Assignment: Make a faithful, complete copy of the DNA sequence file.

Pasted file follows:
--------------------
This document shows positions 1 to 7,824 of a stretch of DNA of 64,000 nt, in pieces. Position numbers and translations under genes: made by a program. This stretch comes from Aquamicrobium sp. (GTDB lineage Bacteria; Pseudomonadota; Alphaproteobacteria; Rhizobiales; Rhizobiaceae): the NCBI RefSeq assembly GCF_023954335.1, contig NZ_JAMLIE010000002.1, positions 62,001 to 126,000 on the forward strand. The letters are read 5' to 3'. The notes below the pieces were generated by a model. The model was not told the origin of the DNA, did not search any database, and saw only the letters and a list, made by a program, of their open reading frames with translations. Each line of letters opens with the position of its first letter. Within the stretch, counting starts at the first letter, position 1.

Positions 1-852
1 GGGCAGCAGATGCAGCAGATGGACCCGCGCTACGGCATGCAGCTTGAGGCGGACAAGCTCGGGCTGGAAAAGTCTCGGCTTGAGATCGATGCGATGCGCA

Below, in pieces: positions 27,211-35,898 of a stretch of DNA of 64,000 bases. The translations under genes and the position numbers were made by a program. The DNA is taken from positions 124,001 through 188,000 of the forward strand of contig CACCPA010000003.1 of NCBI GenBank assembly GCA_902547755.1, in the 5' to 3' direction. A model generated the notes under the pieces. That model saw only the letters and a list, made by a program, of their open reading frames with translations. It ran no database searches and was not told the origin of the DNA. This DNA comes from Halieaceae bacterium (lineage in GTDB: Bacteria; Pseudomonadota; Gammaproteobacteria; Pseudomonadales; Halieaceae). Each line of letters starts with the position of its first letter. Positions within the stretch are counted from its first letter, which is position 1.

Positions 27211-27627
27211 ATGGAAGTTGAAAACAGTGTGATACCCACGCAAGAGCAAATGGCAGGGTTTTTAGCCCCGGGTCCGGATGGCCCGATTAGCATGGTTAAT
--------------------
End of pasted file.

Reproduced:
This document shows positions 1 to 7,824 of a stretch of DNA of 64,000 nt, in pieces. Position numbers and translations under genes: made by a program. This stretch comes from Aquamicrobium sp. (GTDB lineage Bacteria; Pseudomonadota; Alphaproteobacteria; Rhizobiales; Rhizobiaceae): the NCBI RefSeq assembly GCF_023954335.1, contig NZ_JAMLIE010000002.1, positions 62,001 to 126,000 on the forward strand. The letters are read 5' to 3'. The notes below the pieces were generated by a model. The model was not told the origin of the DNA, did not search any database, and saw only the letters and a list, made by a program, of their open reading frames with translations. Each line of letters opens with the position of its first letter. Within the stretch, counting starts at the first letter, position 1.

Positions 1-852
1 GGGCAGCAGATGCAGCAGATGGACCCGCGCTACGGCATGCAGCTTGAGGCGGACAAGCTCGGGCTGGAAAAGTCTCGGCTTGAGATCGATGCGATGCGCA

Below, in pieces: positions 27,211-35,898 of a stretch of DNA of 64,000 bases. The translations under genes and the position numbers were made by a program. The DNA is taken from positions 124,001 through 188,000 of the forward strand of contig CACCPA010000003.1 of NCBI GenBank assembly GCA_902547755.1, in the 5' to 3' direction. A model generated the notes under the pieces. That model saw only the letters and a list, made by a program, of their open reading frames with translations. It ran no database searches and was not told the origin of the DNA. This DNA comes from Halieaceae bacterium (lineage in GTDB: Bacteria; Pseudomonadota; Gammaproteobacteria; Pseudomonadales; Halieaceae). Each line of letters starts with the position of its first letter. Positions within the stretch are counted from its first letter, which is position 1.

Positions 27211-27627
27211 ATGGAAGTTGAAAACAGTGTGATACCCACGCAAGAGCAAATGGCAGGGTTTTTAGCCCCGGGTCCGGATGGCCCGATTAGCATGGTTAAT